While they’re not quite as good as their big screen counterparts, some TV title sequences are starting to look a lot like what you’d expect from a feature film. Smashing Magazine has an article entitled “20 Brilliant TV Show Titles” featuring some of the better examples out there. My personal favorite has to be TrueBlood; the colors are incredible. Although none of them come close to beating Catch Me If you Can (although Mad Men tries valiantly), there certainly are some nice ones in the list. Link
Just found a nice size collection of 1960’s Advertising from around the world on Flickr, plenty more photos of exhibitions, typefaces, tv ad’s, and print.
The L.A. installment of the Ghostly 10 Year Anniversary Show is now officially set for Sunday, March 8th, 2009. The lineup is pretty much the same as the S.F. show at Mezzanine on the 6th. Jakub’s flying out for the S.F. show and then we’ll be making the trek down south via I5 on Saturday, wish us luck! Here’s all the details for L.A.:
Ghostly, Xlr8r, Red Stripe and Jimmy’s Lounge Present:
Attn: This is a Daytime show, starts @ 2PM
The Ghostly 10 yr Anniversary – 2nd Installment – Los Angeles
Michna w/ Raw Paw LIVE
The Sight Below LIVE
Kate Simko LIVE
Eliot Lipp LIVE
…and more TBA
Sunday March 8th
@ Jimmy’s Lounge
6202 Santa Monica Blvd., LA
21+ 2 pm
A friend showed me a place called Meet, seems like a nice spot for meetings but the idea is a bit too forced/corporate feeling for my taste. This is from their About Us page: “Marc and Sara Schiller, who realized that there was a need for a dedicated space in New York where creative and business executives could gather to re-imagine a business, re-invent a product or pitch potential clients. Advertising agencies, top consumer brands and television networks are among their enthusiastic clientele.”
Berlin-based Alan Abrahams has earned a lot of attention lately. His albums as Portable for the Background and ~scape imprints have garnered near-universal acclaim for their deft fusion of tribal rhythms and a modern micro-house sensibility. For his first LP as Bodycode, The Conservation of Electric Charge, Abrahams focuses on the more dancefloor-oriented aspects of his style, yielding a gorgeous album born from the belief that the psyche can be unlocked via the body. Bodycode also came from necessity ? while on tour playing club dates, Abrahams was compelled to seek the most engaging sound for that environment. Remarkably adept at its task, Bodycode?s mesmerizing percussive arrangements and subtle melodic flourishes create an immediately engaging sound that lingers in the mind long after the club has closed.
I just saw Alan aka Portable/Bodycode play last night on a freezing rooftop outdoors right around Union Square in New York and he blew my mind. Alan makes pure body music that’s straight from his roots of South Africa, if anyone is doing any tribal house music properly its him. He also slowly falls into some beautiful droned out breakdowns that aren’t like anything else, so there is something here for the world music(sadly this genre has such a bad rep) and ambient fans as well.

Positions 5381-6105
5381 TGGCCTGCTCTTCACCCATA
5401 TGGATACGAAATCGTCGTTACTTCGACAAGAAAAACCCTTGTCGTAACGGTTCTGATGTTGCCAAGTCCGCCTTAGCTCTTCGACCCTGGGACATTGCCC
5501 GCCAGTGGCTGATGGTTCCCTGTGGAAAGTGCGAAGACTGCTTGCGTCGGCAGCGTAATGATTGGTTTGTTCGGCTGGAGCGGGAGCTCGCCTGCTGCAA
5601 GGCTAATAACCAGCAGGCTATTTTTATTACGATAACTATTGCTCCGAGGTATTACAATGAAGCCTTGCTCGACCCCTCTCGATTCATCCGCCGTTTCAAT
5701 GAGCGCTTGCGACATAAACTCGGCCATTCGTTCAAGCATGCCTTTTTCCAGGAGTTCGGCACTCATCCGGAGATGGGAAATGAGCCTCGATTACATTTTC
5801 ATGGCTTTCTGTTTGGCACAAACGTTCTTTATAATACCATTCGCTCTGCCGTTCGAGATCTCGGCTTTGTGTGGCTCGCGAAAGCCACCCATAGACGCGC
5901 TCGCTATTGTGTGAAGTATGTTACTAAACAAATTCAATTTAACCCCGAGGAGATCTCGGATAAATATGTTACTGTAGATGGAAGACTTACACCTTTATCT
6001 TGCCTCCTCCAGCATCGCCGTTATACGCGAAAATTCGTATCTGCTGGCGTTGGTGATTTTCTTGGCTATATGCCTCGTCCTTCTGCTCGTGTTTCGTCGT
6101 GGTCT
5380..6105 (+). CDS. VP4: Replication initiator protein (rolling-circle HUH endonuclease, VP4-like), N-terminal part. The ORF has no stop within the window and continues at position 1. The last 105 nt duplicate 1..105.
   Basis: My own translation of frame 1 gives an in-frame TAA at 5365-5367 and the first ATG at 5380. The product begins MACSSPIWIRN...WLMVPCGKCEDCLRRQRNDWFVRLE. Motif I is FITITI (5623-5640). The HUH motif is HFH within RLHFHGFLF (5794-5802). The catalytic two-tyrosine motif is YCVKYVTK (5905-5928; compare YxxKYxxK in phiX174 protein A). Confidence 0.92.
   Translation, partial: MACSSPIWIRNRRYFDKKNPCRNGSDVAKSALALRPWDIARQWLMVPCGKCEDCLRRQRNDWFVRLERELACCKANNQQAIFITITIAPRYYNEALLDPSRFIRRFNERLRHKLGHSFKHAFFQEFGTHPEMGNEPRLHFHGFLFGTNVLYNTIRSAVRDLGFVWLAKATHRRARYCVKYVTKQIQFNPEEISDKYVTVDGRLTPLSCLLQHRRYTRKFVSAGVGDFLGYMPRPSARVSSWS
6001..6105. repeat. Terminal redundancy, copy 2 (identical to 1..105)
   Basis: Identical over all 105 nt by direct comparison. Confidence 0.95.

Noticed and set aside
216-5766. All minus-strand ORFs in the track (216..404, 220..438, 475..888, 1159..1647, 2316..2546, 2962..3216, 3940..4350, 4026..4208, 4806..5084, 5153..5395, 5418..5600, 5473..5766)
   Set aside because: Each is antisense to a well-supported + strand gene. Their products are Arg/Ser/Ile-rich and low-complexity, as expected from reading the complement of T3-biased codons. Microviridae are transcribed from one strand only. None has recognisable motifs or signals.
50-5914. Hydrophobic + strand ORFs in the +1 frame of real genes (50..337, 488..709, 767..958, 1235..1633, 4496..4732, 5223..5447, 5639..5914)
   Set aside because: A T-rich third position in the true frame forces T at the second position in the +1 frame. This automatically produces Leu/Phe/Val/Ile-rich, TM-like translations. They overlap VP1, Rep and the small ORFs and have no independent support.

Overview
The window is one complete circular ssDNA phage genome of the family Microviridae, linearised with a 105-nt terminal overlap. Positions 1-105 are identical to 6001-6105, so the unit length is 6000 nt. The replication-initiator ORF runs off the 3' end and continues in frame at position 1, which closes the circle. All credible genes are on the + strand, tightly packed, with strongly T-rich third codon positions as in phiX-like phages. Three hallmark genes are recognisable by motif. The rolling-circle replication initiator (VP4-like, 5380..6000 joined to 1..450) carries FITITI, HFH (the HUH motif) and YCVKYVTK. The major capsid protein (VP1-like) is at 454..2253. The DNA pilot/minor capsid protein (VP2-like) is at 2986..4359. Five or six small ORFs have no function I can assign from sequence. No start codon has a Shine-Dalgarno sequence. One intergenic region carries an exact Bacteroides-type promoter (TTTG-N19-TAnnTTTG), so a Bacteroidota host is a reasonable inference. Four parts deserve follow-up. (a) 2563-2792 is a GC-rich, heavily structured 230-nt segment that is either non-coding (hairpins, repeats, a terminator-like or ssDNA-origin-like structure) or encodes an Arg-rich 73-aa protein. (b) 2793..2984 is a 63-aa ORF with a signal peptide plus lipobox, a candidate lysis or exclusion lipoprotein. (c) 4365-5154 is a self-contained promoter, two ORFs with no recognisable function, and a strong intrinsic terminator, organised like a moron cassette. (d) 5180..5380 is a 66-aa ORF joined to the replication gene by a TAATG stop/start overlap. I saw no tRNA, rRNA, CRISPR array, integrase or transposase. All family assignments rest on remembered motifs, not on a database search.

Download the Live set HERE
Portable – Live in Japan 2005
I’ve been considering a workspace overhaul for a couple months now. For inspiration, I’ve been browsing the photographs at The Selby, a blog dedicated to the workspaces of creatives. Each post includes photographs of artists in their homes and studios, and usually a little handwritten interview at the end. A majority of their subjects are from New York or LA, but I’m hoping they’ll make it out to San Francisco one of these days.
With my space, it’s amazing I’m able to get anything done; clothes are everywhere, bookshelves overflow onto the floor, and wires tangle their way into everything. It takes me at least five minutes to find just about anything. In all likelihood, it will stay this way forever, but I figure if I spend enough time looking at other people’s workspaces, I might actually get motivated to make mine picture worthy. Then again, as most of the pictures indicate (and Scott has suggested before), a pristine workspace isn’t a prerequisite for productivity.
Pop Up Storefront Los Angeles showcased some great photos from Frederic Chaubin, the Cambodian born French-Spanish editor of Citizen K magazine. The show, entitled “CCCP: Cosmic Communist Constructions Photographed”, focused on Chaubin’s fascination with the sort of futurist architecture that came out of Soviet Russia’s Cold-War era. I’ve always been quite impressed by Soviet architecture like this; they somehow built real versions of all those artist’s renderings of future societies that people were cranking out in the 50’s and 60’s. I’ve never seen it represented quite so faithfully; Chaubin’s photos really capture that whole utopian society vibe.
Talk about inspiration; these are all simply incredible. I used to obsess over tapes when I was a kid, always looking for the coolest packaging or interesting design. But never in all those years did I come across any as cool as these. Most of these look to be a little before my time and, of course, are of European origin. I always wonder what effect growing up around such interesting design might have had on me. All we had in the states was this crap, while German kids got to record Ege Bamyasi to little plastic boxes coated in design goodness. Maybe it’s for the best, I guess now I can appreciate things like this more. Jubru has posted these scans to a flickr gallery where you’ll find many more great examples.